Also, remember to use barrier mats at entrances to trap the soil at the door, therefore reducing the amount of soil tracked onto the carpet.
Although vacuuming is the biggest part of proper maintenance, it is also critical to conduct deep cleanings periodically to remove any damaging soil that remains.
Because not all soil is dry, deep cleanings are needed to remove greasy, oily soils.
To achieve this type of cleaning, there are five main methods from which to select:
- Dry compound
- Dry foam
- Hot water extraction
- Rotary shampoo
- Spin bonnet.
Before choosing one over the other, there are some factors to consider.
For example, dry methods may be recommended over high-moisture methods because they typically use less water and energy, as well as leave the carpet dry, which prohibits the growth of mold.
For facilities that prefer to use sustainable methods of cleaning, a dry option is a good way to go.
For hard-to-remove dirt, however, hot water extraction may be needed to clean the area.
Keep in mind, though, that continued use of detergents with hot water extraction can lead to residue buildup that may result in resoiling issues.
Dry carpet cleaning is less abrasive because the compound is sprinkled onto or worked into carpet to attract and absorb dirt and stains.
The compound or polymer absorbs the dislodged soil and then is vacuumed away, leaving virtually no residue and allowing for immediate access to the cleaned space.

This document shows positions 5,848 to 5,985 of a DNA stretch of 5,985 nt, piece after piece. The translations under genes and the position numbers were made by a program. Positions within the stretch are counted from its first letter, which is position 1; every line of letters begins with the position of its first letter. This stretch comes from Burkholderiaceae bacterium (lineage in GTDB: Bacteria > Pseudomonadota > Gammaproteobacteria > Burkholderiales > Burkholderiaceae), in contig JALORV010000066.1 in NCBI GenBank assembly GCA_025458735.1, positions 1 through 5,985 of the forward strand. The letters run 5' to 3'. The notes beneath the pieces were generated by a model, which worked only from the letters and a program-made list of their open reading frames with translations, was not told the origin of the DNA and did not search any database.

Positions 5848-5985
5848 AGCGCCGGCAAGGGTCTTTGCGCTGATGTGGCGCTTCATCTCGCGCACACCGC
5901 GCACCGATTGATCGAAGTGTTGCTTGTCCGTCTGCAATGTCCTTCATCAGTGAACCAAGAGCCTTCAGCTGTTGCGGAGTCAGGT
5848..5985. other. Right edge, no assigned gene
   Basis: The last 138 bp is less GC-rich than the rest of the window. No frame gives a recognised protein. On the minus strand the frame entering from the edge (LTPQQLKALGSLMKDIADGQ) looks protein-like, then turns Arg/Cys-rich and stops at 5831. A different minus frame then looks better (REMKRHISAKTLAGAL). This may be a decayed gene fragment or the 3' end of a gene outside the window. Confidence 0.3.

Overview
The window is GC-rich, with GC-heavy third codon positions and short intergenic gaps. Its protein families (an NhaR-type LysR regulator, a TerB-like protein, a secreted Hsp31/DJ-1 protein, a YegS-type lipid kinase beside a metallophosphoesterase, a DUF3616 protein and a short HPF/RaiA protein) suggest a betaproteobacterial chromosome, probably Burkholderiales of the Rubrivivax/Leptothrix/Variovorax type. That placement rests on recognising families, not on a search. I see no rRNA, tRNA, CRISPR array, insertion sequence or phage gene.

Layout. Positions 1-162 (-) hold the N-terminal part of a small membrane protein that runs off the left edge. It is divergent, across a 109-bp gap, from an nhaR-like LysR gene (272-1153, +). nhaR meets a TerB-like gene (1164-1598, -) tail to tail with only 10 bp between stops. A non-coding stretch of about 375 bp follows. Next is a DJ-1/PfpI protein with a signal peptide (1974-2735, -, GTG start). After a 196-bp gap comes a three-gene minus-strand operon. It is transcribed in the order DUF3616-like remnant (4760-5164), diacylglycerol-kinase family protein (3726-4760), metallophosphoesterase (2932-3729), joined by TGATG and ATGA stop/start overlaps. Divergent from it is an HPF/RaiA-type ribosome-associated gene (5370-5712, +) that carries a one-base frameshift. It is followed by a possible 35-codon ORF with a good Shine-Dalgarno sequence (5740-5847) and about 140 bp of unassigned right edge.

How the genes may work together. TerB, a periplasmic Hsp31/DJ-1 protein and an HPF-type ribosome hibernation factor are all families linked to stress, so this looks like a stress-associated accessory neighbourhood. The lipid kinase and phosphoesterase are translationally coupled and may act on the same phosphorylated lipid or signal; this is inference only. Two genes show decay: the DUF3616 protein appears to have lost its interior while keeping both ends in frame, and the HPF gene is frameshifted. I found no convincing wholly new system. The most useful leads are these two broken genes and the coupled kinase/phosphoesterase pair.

You Can’t Always Do It Alone
If you are looking to contract out carpet maintenance service, there are several things you should look for in a provider.
If you manage multiple buildings or locations, then you want to be sure that the provider has a network that can meet those needs.
It is also important to find a firm that is IICRC-certified.
Additionally, choose a provider who does extensive background checks on their employees.
A trustworthy provider will employ only those who have no criminal record, a valid driver’s license and can pass random drug screenings.
For more questions to ask your provider, visit the CRI website.
To locate an IICRC-certified firm, visit www.CertifiedCleaners.org/Locator.shtml.
After a program is put into place, it is important to revisit the plan every year.
It is not uncommon that a facility may grow and have additional foot traffic.
If you keep the same maintenance program but increase the wear and tear on the floor surface, the carpet will no longer meet the facility’s appearance and cleanliness goals.
It could also be true that the facility has downsized and can temporarily reduce the frequency of maintenance.
Either way, the plan should be revisited every year to ensure that goals will be consistently met.
Overall, selecting the right carpet maintenance program comes down to customization.
Use resources like the CRI and the IICRC to help find the right provider and/or equipment.
By knowing your options and the questions to ask before putting a program into place, you will maximize the lifespan of your carpet and your overall investment.
As technical director for MilliCare, Stephen Lewis is responsible for training and educating the franchise network, reinforcing proper maintenance procedures and managing new product development. He has been in the industry for over 22 years and with MilliCare since it was formally established in 1996. Currently, Lewis is an active member of the CRI and serves on the Carpet Maintenance Committee. He is certified by the Floor Covering Institute of Technical Services (FCITS) as a senior carpet inspector. Through the IICRC, Lewis is a Master Textile Cleaner and Approved Instructor. Lewis can be reached at Stephen.Lewis@MilliCare.com.